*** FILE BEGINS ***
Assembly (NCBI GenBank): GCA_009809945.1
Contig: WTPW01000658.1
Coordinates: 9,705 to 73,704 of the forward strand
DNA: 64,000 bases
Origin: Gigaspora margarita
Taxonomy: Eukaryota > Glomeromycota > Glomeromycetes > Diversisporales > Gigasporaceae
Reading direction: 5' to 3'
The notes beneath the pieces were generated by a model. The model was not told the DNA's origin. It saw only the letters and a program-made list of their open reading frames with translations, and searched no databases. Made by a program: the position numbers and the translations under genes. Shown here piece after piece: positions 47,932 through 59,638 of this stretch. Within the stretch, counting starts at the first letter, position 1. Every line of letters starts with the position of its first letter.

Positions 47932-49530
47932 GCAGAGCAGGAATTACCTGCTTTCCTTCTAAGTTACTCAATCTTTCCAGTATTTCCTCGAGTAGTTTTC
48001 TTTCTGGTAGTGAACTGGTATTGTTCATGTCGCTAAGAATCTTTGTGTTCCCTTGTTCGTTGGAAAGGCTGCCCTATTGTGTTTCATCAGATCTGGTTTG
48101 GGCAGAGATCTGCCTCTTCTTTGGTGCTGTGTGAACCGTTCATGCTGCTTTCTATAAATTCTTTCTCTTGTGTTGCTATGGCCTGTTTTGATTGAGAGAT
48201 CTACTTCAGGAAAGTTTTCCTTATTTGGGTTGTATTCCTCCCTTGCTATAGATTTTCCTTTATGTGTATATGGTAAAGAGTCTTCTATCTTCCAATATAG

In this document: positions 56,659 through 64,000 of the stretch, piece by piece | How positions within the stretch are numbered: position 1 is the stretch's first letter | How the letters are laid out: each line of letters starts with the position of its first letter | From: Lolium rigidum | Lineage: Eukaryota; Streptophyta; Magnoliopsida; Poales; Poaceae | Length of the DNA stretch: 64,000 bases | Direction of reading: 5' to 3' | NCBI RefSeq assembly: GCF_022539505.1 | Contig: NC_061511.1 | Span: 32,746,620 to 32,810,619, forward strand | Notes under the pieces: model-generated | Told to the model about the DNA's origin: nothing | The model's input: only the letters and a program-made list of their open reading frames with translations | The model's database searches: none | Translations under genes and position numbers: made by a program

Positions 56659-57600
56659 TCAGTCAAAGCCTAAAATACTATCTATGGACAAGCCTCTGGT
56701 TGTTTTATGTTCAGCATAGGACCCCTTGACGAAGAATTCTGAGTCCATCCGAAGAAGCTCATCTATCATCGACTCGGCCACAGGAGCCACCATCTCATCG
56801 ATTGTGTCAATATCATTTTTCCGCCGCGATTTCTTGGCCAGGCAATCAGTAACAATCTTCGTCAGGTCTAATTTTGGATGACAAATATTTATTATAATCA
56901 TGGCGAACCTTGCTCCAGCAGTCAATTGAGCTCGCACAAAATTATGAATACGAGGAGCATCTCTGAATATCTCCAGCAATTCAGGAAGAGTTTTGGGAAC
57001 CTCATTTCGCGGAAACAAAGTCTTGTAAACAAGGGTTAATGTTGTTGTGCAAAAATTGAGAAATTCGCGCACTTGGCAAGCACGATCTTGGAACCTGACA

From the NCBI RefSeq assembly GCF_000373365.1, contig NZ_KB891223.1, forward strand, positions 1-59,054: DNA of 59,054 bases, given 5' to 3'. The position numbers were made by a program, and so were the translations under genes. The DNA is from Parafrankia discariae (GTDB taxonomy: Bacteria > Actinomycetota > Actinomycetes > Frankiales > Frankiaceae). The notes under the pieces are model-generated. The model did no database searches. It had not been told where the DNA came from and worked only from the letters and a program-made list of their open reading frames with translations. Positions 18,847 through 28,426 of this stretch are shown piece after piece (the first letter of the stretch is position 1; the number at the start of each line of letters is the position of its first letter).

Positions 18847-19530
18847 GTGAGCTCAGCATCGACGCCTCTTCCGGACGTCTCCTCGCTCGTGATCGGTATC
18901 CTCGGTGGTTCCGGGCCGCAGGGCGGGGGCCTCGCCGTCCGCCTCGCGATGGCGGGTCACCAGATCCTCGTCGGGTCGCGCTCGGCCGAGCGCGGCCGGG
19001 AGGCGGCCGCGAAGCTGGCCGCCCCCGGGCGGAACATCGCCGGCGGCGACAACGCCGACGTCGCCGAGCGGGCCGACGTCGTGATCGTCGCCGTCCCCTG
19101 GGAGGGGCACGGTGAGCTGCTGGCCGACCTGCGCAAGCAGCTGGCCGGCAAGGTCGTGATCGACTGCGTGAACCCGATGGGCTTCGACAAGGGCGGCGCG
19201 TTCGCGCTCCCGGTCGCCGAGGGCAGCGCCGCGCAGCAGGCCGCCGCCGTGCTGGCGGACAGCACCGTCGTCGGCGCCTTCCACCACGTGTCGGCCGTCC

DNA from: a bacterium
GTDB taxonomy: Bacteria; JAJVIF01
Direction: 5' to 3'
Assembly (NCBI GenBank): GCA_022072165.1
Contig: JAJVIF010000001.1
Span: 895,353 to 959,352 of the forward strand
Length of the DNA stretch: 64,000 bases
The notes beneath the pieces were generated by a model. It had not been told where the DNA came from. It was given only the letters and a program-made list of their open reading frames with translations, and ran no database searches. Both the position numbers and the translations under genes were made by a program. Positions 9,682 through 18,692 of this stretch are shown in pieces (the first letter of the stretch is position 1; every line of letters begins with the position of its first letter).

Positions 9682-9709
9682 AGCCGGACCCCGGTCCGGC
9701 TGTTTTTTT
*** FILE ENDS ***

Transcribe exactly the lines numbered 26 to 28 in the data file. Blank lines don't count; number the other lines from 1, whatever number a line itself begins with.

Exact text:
19101 GGAGGGGCACGGTGAGCTGCTGGCCGACCTGCGCAAGCAGCTGGCCGGCAAGGTCGTGATCGACTGCGTGAACCCGATGGGCTTCGACAAGGGCGGCGCG
19201 TTCGCGCTCCCGGTCGCCGAGGGCAGCGCCGCGCAGCAGGCCGCCGCCGTGCTGGCGGACAGCACCGTCGTCGGCGCCTTCCACCACGTGTCGGCCGTCC

DNA from: a bacterium